By Spc. Alun Thomas, 1st ACB, 1st Cav. Div. Public AffairsJuly 20, 2009
TAJI, Iraq - Removed from their home states, continents away in the hot, arid climate of Iraq, it might be easy for Soldiers to become distant from the places they like to call home, as life goes on without them.
However, for some members of the 1st Air Cavalry Brigade at Camp Taji Iraq, a base camp north of Baghdad, their states came to them, bringing with them a reminder of the homes they left behind to serve their country.
Governors from Illinois, Minnesota, Missouri, Nevada and Texas made a goodwill visit to the 1st ACB, 1st Cavalry Division, Multi-National Division - Baghdad, July 18, and met with Soldiers from their respective states, while receiving a tour of the airfield and learning about the everyday activities of the 1st ACB.
The tour was a chance to meet the Soldiers and boost morale, said Texas Gov. Rick Perry, who said this is his third trip to Iraq since 2006.
"I'm coming in to see the troops, especially the ones from Texas, but also the other 49 states and territories," Perry said. "It's important to see them and tell them we appreciate what they're doing and (that) the folks back home are pulling for them and praying for them."
Perry said he is proud to come over and fly the flag for not just Texas, but the United States, by thanking deployed members for their service, adding the reception is worth the trip.
"It's awesome, the kids love to see us, but I think we get a bigger charge out of it than they do," Perry said. "It's great to see the excitement of everything they're doing out here."
The situation in Iraq is significantly better than it was in 2006 on his first visit, Perry said.
"It's amazing the progress that's been made in the country and seeing Baghdad getting back to somewhat of a semblance of normalcy shows what an impact we've had here," he said.
Getting to visit the 1st ACB while they are deployed was also an honor for Perry, who was inspired by his visit with the brigade.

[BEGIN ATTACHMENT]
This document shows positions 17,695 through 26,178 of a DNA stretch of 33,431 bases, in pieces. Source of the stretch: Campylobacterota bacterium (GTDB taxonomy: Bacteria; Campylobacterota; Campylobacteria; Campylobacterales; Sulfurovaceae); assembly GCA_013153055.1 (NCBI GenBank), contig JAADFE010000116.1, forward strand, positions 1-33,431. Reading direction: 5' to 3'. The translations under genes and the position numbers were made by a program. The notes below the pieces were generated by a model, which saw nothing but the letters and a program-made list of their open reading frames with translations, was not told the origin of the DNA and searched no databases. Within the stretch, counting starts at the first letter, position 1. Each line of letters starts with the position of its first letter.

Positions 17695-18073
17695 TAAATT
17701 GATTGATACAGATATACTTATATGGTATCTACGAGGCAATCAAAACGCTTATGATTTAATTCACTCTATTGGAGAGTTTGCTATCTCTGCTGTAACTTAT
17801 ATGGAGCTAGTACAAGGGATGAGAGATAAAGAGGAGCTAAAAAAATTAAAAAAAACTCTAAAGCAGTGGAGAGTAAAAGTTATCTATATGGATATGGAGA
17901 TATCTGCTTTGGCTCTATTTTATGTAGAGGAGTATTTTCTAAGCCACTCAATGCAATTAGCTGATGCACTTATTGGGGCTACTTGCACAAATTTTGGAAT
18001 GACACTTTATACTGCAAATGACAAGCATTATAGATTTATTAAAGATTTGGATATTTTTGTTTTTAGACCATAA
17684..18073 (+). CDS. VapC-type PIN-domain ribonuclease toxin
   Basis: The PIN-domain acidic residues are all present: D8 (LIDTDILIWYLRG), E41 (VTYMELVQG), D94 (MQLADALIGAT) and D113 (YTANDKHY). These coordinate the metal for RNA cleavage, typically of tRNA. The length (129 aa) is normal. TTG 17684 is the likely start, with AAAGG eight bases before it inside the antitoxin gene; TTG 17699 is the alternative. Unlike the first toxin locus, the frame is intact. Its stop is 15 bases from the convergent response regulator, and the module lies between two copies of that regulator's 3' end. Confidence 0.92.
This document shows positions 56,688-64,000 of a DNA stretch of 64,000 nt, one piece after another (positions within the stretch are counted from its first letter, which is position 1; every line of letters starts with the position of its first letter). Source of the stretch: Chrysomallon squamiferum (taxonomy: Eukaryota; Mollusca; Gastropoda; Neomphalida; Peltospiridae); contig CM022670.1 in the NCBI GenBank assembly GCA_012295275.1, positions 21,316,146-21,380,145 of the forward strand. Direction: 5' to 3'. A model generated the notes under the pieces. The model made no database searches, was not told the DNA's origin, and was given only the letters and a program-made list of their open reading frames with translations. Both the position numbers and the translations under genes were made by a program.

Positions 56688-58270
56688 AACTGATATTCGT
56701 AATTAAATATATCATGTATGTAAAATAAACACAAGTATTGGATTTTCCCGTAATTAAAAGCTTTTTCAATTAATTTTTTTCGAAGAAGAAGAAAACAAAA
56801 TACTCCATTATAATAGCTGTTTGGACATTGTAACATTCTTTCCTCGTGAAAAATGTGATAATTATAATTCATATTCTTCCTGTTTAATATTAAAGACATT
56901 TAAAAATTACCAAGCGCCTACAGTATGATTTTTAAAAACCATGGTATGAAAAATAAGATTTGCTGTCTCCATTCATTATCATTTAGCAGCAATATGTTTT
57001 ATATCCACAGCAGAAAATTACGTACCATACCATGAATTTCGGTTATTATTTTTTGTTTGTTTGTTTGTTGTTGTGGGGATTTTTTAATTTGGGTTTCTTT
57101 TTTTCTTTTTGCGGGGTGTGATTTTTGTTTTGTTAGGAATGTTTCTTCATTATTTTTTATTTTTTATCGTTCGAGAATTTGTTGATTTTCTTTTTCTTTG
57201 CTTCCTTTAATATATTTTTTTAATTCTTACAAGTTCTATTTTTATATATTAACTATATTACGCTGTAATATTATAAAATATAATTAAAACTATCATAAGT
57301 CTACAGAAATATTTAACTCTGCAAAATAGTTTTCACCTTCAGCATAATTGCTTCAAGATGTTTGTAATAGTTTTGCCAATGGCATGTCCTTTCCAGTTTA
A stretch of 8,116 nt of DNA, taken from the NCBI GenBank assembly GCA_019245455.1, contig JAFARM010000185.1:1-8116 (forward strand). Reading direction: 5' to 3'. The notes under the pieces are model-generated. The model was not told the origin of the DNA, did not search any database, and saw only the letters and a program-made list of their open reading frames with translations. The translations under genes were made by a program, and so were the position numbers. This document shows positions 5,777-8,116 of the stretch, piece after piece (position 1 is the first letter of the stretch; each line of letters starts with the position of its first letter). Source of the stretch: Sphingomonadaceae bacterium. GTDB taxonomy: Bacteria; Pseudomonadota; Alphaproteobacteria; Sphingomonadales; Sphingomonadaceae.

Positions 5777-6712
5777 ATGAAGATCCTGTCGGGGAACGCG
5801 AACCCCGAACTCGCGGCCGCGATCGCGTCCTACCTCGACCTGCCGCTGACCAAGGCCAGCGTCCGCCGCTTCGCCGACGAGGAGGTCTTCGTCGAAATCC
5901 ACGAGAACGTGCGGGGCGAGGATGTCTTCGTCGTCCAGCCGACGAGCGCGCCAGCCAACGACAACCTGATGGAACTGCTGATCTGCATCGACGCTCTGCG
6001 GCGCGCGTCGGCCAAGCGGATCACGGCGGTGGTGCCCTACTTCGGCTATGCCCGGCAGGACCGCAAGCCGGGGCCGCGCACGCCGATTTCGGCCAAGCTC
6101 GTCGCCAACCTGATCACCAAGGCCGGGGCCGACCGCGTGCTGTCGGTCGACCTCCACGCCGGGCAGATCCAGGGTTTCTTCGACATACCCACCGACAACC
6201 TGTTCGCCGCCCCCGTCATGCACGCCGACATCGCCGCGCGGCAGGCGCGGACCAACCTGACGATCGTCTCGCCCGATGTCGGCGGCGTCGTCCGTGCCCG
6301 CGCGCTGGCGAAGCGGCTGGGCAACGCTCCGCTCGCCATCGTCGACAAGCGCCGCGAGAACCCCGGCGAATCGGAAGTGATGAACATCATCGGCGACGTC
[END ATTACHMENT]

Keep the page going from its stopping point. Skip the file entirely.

"I've seen the Cav. back home at (Fort) Hood but never in Iraq," Perry said. "It was nice to touch hands, touch hearts and touch minds."
Joining Perry on the trip was Illinois Gov. Pat Quinn, who said the Soldiers he met from the 1st ACB are among the most dedicated people the U.S. has to offer.
"Our state (Illinois) is the land of Lincoln so we believe in patriotism and serving others and all the men and women I've talked to here have served with heart," Quinn said. "Everyone I've met on this trip has more than paid their service to others."
The trip is not just to honor those serving from Illinois, but every state, Quinn said.
"I really admire volunteerism and answering the call of duty because this is a tough deployment," Quinn said. "We honor every person from our state and every other state for standing up for our democracy."
Having the chance to visit and experience the 1st ACB was also an honor, Quinn said, who was excited to sit in an AH-64D Apache attack helicopter and meet enthusiastic 1st ACB troopers from Illinois.
"You can just see the spirit and ability here and it's inspiring," Quinn said. "The kind of enthusiasm and energy that each one of these service members brings to the job is important and that's what teamwork is all about."
An Illinois native, who had an opportunity to meet with Quinn, was Maj. David Dinkelman, from Chicago, support operations officer, 615th Aviation Support Brigade, 1st ACB, who said he was moved by Quinn and his words to fellow Soldiers from his state.
"Whenever you can get the governor from your state to visit and talk to the troops, it's a tremendous opportunity," Dinkelman said. "You could see it on everyone's faces while he talked. You can't beat that kind of inspiration."
The trip was a highlight of the deployment thus far for Dinkelman and he is certain all of the 1st ACB Soldiers who experienced the governor's visit appreciated it.
"I don't think you could find a Soldier who didn't," he said smiling.